Girls’ education is in a state of emergency. Malala Fund analysis shows that leaders are not doing enough to support girls' learning. At the current pace, they will not achieve universal quality education by 2030.
In 2015, world leaders pledged to achieve universal quality education by 2030 as part of the Agenda for Sustainable Development (1). Fifteen years to ensure every child can complete free, safe, quality education.
As we approach the halfway point to the 2030 deadline, Malala Fund evaluated governments’ progress to see every girl in school against their commitments, looking at both low- and lower-middle-income countries’ efforts and support from donor countries. By considering current education data and policies, our report cards identify the ways leaders around the world are supporting or failing girls in low- and lower-middle-income countries and recommend what policies they can change and resources they can provide to help girls thrive.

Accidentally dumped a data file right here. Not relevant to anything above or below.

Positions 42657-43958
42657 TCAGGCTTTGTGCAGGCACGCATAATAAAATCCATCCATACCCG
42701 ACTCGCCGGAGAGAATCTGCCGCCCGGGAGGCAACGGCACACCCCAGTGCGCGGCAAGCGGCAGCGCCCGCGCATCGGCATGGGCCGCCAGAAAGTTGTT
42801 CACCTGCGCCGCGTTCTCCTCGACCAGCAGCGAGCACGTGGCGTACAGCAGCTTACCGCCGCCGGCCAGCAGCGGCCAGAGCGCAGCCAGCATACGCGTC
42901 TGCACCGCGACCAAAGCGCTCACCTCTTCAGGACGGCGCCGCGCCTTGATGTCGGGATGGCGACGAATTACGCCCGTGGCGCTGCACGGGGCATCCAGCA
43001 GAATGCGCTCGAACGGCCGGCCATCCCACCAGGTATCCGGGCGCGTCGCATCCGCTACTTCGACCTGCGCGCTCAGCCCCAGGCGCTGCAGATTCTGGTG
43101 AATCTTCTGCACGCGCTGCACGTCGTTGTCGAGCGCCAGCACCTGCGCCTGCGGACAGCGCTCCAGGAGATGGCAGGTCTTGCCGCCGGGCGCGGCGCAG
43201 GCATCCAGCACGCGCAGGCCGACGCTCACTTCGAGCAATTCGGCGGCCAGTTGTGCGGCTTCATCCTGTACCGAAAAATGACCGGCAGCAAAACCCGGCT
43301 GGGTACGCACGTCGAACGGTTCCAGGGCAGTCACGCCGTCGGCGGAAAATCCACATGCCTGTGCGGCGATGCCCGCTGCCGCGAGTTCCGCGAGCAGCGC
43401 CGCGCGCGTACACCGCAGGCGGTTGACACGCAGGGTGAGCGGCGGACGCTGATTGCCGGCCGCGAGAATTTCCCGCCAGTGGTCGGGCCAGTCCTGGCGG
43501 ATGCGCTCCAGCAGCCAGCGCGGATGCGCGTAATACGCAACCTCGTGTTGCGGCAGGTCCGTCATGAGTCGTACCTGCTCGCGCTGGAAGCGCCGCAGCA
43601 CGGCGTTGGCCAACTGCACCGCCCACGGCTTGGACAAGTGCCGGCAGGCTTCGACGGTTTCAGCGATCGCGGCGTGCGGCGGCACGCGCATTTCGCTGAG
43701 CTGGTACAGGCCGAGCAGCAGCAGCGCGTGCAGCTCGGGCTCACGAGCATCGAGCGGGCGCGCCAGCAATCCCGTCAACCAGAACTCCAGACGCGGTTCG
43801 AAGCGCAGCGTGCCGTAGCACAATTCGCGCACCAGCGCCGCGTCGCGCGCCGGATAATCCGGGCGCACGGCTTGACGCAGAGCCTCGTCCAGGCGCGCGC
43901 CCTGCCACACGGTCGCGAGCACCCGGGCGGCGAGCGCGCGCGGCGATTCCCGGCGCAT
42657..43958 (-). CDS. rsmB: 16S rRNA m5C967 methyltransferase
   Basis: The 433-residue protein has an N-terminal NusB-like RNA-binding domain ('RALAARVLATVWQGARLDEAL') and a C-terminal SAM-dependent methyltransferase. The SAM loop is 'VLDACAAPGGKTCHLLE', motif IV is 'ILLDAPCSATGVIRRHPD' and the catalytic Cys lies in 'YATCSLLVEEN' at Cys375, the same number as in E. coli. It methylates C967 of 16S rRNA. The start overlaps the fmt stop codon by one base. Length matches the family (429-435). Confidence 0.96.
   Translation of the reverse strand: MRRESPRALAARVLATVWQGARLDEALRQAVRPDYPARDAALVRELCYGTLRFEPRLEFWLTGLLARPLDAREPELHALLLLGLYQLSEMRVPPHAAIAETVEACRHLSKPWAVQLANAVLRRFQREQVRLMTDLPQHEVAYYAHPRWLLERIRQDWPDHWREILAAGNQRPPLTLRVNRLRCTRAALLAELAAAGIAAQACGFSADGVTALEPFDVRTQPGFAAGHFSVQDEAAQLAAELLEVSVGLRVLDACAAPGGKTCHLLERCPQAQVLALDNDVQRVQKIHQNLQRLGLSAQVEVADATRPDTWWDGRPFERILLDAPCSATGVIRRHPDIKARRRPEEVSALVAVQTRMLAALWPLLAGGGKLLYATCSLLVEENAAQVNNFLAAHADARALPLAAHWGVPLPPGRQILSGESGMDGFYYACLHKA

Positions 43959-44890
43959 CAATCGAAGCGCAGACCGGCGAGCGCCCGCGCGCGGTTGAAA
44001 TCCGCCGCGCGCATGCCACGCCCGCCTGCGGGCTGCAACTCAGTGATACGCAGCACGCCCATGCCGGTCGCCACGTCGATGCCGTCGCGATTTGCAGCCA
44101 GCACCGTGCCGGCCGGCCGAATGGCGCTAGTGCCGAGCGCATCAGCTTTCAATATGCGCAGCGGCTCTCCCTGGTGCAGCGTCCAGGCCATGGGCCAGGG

Malala Fund's report cards reveal that 18% of low- and lower-middle-income countries — which are home to 4% of the world's school-aged girls — score less than 50% in our assessment of their efforts to get girls in school. Additionally, 72% of donor countries are not prioritising girls’ education.
At the current pace, leaders will not achieve universal quality education by 2030 and will instead contend with a global education emergency that will have devastating impacts for generations to come, particularly on girls and women.
Our analysis shows that inadequate government action on education, lack of solidarity between higher- and lower-income countries and weak policies are preventing girls in low- and lower-middle income countries from learning on equal terms with boys.
Girls’ education is in a state of emergency. The COVID-19 pandemic, climate change, conflict, poverty and gender discrimination are preventing millions of girls from learning. Leaders are exacerbating the situation by failing to work together and devote the attention and resources girls need. To achieve universal quality education in our lifetime, governments must raise their ambitions for girls, beginning by rectifying policy and resource gaps identified in these report cards.